do not degrade habitat or interfere with other wildlife-related recreation."

               Field trials are simulated hunts that are used to train and evaluate various breeds of
               dogs for upland and migratory bird hunting. These trials can involve the use of
               horses and large areas of land require extensive work to prepare and maintain
               courses and trails, and last from a few days to several weeks.

               The interim guidance will serve to help state wildlife agencies assess the impacts of
               field trials and determine whether they should be permitted. After receiving
               stakeholder comments on the interim guidance, the Service will develop and
               incorporate a final set of guidelines into its policy manual within a year. All
               proposed field trial activity must be reviewed by State wildlife agencies and the
               Service for compliance with Federal grant rules and environmental regulations.

               As part of its administration of the Federal Aid in Wildlife Restoration and the
               Federal Aid in Sport Fish Restoration Programs, the Service has the statutory
               responsibility to ensure that lands acquired, developed or managed using program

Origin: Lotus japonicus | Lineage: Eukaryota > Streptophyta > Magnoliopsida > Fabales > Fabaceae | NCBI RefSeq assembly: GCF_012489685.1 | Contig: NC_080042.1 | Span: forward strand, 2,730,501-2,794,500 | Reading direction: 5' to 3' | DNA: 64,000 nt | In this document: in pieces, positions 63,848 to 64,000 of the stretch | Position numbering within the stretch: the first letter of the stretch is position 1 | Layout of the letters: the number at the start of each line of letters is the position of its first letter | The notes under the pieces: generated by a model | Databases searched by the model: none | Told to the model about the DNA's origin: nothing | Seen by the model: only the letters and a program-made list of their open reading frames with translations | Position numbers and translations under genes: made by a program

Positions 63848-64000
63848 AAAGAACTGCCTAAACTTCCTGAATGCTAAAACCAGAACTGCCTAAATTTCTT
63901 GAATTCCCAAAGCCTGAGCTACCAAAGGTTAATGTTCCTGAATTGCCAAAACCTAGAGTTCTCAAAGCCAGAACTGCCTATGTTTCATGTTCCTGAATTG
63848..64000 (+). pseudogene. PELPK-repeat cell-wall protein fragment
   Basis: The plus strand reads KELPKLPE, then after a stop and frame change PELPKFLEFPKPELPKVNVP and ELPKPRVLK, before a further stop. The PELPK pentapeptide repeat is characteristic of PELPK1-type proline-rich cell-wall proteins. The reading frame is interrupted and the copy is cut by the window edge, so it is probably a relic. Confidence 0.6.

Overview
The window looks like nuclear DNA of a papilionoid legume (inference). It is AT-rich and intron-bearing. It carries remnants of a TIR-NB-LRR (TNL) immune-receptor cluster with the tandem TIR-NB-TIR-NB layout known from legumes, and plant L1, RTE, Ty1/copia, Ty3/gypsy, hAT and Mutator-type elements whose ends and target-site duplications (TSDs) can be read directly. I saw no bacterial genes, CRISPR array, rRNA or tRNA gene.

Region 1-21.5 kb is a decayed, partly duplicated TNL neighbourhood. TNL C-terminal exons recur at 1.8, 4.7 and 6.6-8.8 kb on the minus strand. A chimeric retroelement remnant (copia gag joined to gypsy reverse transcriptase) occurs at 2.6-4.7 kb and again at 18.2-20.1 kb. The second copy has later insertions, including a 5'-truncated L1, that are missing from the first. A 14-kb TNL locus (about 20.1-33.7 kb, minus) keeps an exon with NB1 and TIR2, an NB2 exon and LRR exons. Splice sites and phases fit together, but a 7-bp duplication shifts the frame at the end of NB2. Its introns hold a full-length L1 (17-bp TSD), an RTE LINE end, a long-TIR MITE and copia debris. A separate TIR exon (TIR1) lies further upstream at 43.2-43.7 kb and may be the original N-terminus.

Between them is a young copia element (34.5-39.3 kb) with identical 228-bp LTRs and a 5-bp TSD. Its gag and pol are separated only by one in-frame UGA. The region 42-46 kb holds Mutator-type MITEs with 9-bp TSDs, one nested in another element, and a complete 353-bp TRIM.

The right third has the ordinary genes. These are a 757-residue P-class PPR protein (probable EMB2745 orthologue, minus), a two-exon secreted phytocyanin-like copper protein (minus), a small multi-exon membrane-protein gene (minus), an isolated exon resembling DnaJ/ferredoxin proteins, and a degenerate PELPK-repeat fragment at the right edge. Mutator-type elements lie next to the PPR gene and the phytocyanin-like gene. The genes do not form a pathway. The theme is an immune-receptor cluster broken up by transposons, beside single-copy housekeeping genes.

funds are used in ways that conform to the intent of the programs as they were
               established by Congress. Land acquired, managed or developed by states using
               Federal Aid funds must be managed for the benefit of fish and wildlife-related
               activities.

               Problems with some large field trials on land acquired, managed or developed with
               Federal Aid funding were identified in several states during audits conducted under
               the National Federal Aid Audit Program. The Service concluded that some field
               trials, particularly those that are conducted on horseback over large areas for an
               extended time, can disrupt hunting on the properties, damage wildlife habitat, and
               interfere with wildlife breeding, feeding and resting.

               In some instances, intensive use of horses contributed to soil erosion and runoff into